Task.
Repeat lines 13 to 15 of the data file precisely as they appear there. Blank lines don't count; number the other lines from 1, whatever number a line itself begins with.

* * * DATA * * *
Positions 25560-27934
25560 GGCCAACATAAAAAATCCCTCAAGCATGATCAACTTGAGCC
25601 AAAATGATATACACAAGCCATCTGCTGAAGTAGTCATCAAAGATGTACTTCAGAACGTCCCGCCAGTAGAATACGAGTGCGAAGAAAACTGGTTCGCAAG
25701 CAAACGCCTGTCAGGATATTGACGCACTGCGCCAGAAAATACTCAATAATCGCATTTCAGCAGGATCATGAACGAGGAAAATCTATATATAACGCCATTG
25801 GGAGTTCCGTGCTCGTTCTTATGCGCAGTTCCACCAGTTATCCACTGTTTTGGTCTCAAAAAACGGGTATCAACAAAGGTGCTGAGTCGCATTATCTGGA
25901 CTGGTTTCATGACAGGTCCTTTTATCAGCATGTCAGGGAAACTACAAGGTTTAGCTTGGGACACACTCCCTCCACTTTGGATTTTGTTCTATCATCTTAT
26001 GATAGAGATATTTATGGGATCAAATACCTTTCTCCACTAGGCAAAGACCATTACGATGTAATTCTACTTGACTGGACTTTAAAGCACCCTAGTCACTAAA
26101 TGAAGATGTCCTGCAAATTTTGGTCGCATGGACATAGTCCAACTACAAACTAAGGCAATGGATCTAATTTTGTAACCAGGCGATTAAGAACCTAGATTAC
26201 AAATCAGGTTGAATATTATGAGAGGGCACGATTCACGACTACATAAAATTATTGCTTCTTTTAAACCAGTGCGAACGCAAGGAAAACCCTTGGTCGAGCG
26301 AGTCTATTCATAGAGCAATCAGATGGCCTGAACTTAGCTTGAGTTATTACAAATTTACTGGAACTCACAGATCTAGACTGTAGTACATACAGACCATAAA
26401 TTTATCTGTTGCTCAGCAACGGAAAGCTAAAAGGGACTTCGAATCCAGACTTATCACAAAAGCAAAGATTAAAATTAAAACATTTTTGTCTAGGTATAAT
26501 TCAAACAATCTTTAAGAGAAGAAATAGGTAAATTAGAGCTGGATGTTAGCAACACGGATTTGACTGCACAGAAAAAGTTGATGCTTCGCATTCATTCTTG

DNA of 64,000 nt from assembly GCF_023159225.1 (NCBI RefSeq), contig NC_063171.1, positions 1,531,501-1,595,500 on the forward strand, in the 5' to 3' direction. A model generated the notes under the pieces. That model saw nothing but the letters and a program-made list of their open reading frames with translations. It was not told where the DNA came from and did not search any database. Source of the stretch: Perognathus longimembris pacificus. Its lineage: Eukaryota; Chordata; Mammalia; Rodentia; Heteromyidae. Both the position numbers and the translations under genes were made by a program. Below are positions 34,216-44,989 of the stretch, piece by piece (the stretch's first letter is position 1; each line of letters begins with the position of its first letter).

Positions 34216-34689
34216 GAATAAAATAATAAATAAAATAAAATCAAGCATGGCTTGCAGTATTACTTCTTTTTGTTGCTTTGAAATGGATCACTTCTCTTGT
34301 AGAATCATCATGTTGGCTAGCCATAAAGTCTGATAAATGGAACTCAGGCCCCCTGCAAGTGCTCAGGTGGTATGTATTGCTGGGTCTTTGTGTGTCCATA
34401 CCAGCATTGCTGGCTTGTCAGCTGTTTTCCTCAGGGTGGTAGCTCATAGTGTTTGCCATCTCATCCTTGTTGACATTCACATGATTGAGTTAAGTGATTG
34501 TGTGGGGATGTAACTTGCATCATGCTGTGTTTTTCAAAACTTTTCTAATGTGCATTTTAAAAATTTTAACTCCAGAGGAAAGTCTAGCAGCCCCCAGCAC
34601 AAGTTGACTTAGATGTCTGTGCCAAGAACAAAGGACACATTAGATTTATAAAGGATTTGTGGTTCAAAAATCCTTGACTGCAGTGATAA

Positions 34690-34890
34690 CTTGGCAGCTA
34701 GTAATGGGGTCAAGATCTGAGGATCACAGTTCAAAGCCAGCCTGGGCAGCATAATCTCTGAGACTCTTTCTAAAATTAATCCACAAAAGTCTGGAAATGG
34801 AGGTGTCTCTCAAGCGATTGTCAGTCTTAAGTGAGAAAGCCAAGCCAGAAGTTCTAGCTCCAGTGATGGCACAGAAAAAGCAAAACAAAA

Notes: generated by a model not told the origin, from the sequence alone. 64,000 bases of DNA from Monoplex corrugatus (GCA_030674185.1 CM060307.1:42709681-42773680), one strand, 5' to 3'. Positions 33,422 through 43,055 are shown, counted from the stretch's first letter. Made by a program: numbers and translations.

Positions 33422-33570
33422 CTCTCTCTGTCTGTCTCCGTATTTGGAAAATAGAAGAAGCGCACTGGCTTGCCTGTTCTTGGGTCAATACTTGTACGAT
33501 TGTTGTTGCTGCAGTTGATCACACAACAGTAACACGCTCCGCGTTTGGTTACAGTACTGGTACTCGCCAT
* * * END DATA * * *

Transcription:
DNA of 64,000 nt from assembly GCF_023159225.1 (NCBI RefSeq), contig NC_063171.1, positions 1,531,501-1,595,500 on the forward strand, in the 5' to 3' direction. A model generated the notes under the pieces. That model saw nothing but the letters and a program-made list of their open reading frames with translations. It was not told where the DNA came from and did not search any database. Source of the stretch: Perognathus longimembris pacificus. Its lineage: Eukaryota; Chordata; Mammalia; Rodentia; Heteromyidae. Both the position numbers and the translations under genes were made by a program. Below are positions 34,216-44,989 of the stretch, piece by piece (the stretch's first letter is position 1; each line of letters begins with the position of its first letter).

Positions 34216-34689
34216 GAATAAAATAATAAATAAAATAAAATCAAGCATGGCTTGCAGTATTACTTCTTTTTGTTGCTTTGAAATGGATCACTTCTCTTGT